“We were very disappointed after she had run at Sandown, but it turned out that she had an infection on her which we did not find out about until after the race,” said Dutfield.

“She only cost us Ir3,500gns and she has really done us proud. Just look at her, she is walking round there totally relaxed after running against all these big colts and older horses - it is such a shame that there are no Group sprints for three-year-olds only at this stage of the season,” Mrs Dutfield went on.

“And Kevin (Darley) is not champion jockey for nothing. It can be a worry coming to somewhere like this and riding for a small stable like ours, but he gave her a lovely ride.”

A point which was endorsed by the trainer’s husband Simon. “Kevin told me before the race that she would be outpaced by the older horses early on, but if he gave her a chance she would come through at the end. She had a good draw and got a lovely lead, which helped, and we are all so proud of her.”

Later on Misty Eyed will go to Goodwood for the King George Stakes. It was at that track last year that she gave her trainer her first Group winner when she won the Molecomb.

Terry Mills was equally delighted with the third place from his Funny Valentine. “I have always said he was a good horse and I am delighted with that. With a bit better draw he might have been closer but I am not making excuses,” he said. “We have entered him for the handicap sprint here on Saturday, and as he is bound to go up a lot for this effort we might run him there.”


Class A, Group One, £250,000 guaranteed, 1m, for three-year-old entire colts. Penalty values: 1st: £156,600; 2nd: £59,400; 3rd: £29,700; 4th: £13,500; 5th: £6,750; 6th: £4,050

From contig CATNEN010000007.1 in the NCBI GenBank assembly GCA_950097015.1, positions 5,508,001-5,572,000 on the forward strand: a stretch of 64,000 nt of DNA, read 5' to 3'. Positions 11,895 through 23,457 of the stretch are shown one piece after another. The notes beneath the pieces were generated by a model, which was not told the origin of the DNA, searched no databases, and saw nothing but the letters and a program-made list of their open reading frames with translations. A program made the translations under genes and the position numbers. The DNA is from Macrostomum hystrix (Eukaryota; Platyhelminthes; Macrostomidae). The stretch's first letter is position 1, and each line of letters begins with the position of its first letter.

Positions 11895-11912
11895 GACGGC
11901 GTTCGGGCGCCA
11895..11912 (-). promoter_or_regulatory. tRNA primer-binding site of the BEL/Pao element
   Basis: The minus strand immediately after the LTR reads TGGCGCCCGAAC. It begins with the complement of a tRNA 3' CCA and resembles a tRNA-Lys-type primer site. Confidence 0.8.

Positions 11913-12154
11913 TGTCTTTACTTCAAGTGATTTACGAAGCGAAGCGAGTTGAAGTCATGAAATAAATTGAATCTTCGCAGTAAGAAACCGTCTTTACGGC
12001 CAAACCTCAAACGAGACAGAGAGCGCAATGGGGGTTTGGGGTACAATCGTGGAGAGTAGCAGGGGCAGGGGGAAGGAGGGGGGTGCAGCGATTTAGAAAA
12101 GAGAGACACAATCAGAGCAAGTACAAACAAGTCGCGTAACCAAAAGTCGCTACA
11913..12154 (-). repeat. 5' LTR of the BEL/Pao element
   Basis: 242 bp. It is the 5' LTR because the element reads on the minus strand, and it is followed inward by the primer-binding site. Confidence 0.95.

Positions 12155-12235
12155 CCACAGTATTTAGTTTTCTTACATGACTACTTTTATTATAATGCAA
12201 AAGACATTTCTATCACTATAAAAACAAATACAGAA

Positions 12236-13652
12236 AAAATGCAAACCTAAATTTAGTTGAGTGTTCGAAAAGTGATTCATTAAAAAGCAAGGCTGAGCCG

1 BLACK MINNALOUSHE (USA) (Sue Magnier & Michael Tabor) Aidan O'Brien IRE 3-9-00 Johnny Murtagh [1] 8-1
2 NOVERRE (USA) (Godolphin) Saeed bin Suroor t3-9-00 Frankie Dettori [5] 9-2 fav
3 OLDEN TIMES (Prince A A Faisal) John Dunlop 3-9-00 Gerald Mosse [6] 16-1
4 VAHORIMIX (Jean-Luc Lagardere) Andre Fabre FR 3-9-00 Olivier Peslier [3]
5 NO EXCUSE NEEDED (Maktoum Al Maktoum) Sir Michael Stoute 3-9-00 Kieren Fallon [4]
6 KELTOS (FR) (L Marinopoulos) Carlos Laffon-Parias FR 3-9-00 Dominique Boeuf [8]
7 TAMBURLAINE (IRE) (Jeffen Racing) Richard Hannon 3-9-00 Jimmy Fortune [9]
8 MINARDI (USA) (Michael Tabor & Sue Magnier) Aidan O'Brien IRE 3-9-00 Michael Kinane [10]
9 MALHUB (USA) (Hamdan Al Maktoum) John Gosden t3-9-00 Richard Hills [2]
10 DANDOUN (Prince A A Faisal) John Dunlop 3-9-00 Pat Eddery [7]
11 DARWIN (IRE) (Michael Tabor & Sue Magnier) Aidan O'Brien IRE 3-9-00 Paul Scallan [11]

11 ran Tote: Win: £9.70; Places: £3.00; £1.80;£5.70; Exacta: £53.40

Time 1m 41.37s

Distances: Nk, Hd, ½, 1¼, Hd, 1, 1¼, 2, 3, 7

Breeder: John R. Gaines Thoroughbreds & William Condren

Breeding: Storm Cat - Coral Dance (Green Dancer)

Winning trainer:-Name: Aidan O’Brien Date of birth: 16/10/69 Previous occupation: Assistant trainer to Jim Bolger and Anne-Marie Crowley O’Brien Date of first licence: 1993 British Classic wins: (4) Sagitta 2,000 Guineas (1998 King Of Kings), Vodafone Oaks (1998 Shahtoush, 2001 Imagine), Vodafone Derby (2001 Galileo) Other major wins include: Irish 1,000 Guineas (1997 Classic Park, 2001 Imagine), Irish 2,000 Guineas (1997 Desert King, 1999 Saffron Walden, 2001 Black Minnaloushe), Irish Derby (1997 Desert King), French 1,000 Guineas (2001 Rose Gypsy), Coventry Stakes (1997 Harbour Master), Grand Criterium (1997 Second Empire), Racing Post Trophy (1997 Saratoga Springs, 1999 Aristotle), National Stakes (1996 Desert King; 1997 King Of Kings, 2000 Beckett), Dante Stakes (1998 Saratoga Springs), Prix Morny (1998 Orpen), Heinz 57 Phoenix Stakes (1998 Lavery, 2000 Minardi), July Cup (1999 Stravinsky), Nunthorpe Stakes (1999 Stravinsky), Phoenix Stakes (1999 Fasiliyev), St James Palace Stakes (2000 Giant’s Causeway, 2001 Black Minnaloushe), Coral Eclipse Stakes (2000 Giant’s Causeway), Sussex Stakes (2000 Giant’s Causeway), Irish Champion Stakes (2000 Giant’s Causeway), Acomb Stakes (2000 Hemingway), Juddmonte International Stakes (2000 Giant’s Causeway), Moyglare Stud Stakes (2000 Sequoyah), Middle Park Stakes (2000 Minardi) First Royal Ascot win: Harbour Master (June 17, 1997 - Coventry Stakes) Wins This Season: 3 (in UK) Royal Ascot wins: (5) Coventry Stakes (1997 Harbour Master, 1999 Fasliyev), Chesham Stakes (1999 Bach), St James’s Palace Stakes (2000 Giant’s Causeway, 2001 Black Minnaloushe)
Winning jockey:-Name: Murtagh, John Patrick Based: Moattown, Kildalkey, Co Meath